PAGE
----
Black Sheep by Robert Covelli

Black Sheep

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KIRKUS REVIEW

The son of a reformed mobster becomes entangled in a power struggle between a Mafia family and a new, unknown criminal element in Covelli’s (Tom Fool & Three More, 2002) thriller.

In mid-1990s Buffalo, N.Y., when a seemingly innocuous soup-kitchen regular turns up dead— ice-picked to death—Tasio Pecoranera asks his mobster friends to help identify some Mafioso-like suspects he’d seen around the time of the murder. At first, the killing appears to be part of a drug-trade war between the Mafia and a new crew, but it soon becomes clear that it’s a war for information. Evidently, whoever takes control of the forthcoming hybrid-car business—and a liberal mayoral candidate—will wield the most power in Buffalo. The novel’s initial murder mystery is merely a lure to pull Tasio into the spotlight, as Covelli’s thriller teems with colorful characters, including Tasio’s menacing uncle, Carlo, who employs a man named Tommy the Bruiser and a thug known simply as “the Monster” or “the Giant.” The whodunit is soon set aside (though eventually resolved) in favor of numerous elaborate subplots, including another murder, a disappearance, and characters seeking hybrid-car funding from a  wealthy family and Japanese investors. (There’s also ambiguity surrounding Tasio’s mother’s alleged suicide.) Much of the story is relayed via dialogue, and Covelli’s prose itself often resembles playful banter—for example, an affluent man is described as having “one and a half tons of fun” financing Carlo’s corrupt schemes. However, when Covelli introduces Tasio’s love interest, she arrives so late in the book that the relationship doesn’t have much impact. Readers may want to skip the “List of Characters” section at the beginning, as it reveals some specific plot points.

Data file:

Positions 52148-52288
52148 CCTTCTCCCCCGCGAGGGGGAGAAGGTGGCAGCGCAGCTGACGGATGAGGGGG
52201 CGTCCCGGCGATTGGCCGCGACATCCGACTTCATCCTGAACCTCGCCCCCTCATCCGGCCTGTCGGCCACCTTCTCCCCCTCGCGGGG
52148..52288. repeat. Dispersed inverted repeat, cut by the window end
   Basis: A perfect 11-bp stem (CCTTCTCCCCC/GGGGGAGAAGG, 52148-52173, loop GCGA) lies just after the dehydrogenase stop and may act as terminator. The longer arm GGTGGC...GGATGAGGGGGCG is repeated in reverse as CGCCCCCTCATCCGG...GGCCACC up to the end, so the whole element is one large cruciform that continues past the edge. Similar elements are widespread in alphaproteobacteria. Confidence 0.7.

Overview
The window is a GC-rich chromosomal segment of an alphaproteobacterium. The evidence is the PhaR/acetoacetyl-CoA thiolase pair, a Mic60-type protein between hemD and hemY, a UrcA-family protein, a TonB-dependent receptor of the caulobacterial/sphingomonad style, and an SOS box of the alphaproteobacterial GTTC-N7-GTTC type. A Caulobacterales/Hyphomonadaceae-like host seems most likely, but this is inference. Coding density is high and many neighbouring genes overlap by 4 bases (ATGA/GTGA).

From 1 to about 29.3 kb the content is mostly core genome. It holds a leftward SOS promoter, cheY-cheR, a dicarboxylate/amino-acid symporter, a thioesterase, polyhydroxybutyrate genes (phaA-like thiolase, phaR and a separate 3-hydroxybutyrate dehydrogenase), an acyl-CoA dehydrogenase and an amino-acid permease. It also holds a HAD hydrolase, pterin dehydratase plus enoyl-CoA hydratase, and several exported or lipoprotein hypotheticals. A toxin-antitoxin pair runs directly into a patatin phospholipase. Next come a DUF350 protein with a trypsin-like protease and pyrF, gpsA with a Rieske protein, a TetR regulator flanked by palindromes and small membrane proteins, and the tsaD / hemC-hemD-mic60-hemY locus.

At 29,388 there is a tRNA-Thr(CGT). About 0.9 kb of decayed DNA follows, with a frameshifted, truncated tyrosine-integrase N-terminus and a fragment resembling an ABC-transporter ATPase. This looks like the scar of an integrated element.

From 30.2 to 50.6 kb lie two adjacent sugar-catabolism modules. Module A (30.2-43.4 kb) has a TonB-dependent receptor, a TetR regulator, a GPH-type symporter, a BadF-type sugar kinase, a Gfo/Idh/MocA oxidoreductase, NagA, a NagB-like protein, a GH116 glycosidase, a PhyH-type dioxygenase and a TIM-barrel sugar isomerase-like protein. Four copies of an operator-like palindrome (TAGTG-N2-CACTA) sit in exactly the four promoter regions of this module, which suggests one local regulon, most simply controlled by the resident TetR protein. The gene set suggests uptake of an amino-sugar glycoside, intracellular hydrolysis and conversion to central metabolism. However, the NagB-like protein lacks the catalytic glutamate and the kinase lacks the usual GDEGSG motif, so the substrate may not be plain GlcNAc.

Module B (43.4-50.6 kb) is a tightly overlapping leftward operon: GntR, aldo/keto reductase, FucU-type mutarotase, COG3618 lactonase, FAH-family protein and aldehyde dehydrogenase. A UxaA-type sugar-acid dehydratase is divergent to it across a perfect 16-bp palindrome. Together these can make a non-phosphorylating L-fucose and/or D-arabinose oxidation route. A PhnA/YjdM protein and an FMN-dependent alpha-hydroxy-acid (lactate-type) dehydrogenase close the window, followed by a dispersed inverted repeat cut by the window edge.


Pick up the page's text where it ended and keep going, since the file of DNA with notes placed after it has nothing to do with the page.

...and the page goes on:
A complex Mafia thriller with plenty of engaging characters.

Pub Date: March 1st, 2012
ISBN: 978-0984888207
Page count: 356pp
Publisher: Luna Court Press
Program: Kirkus Indie
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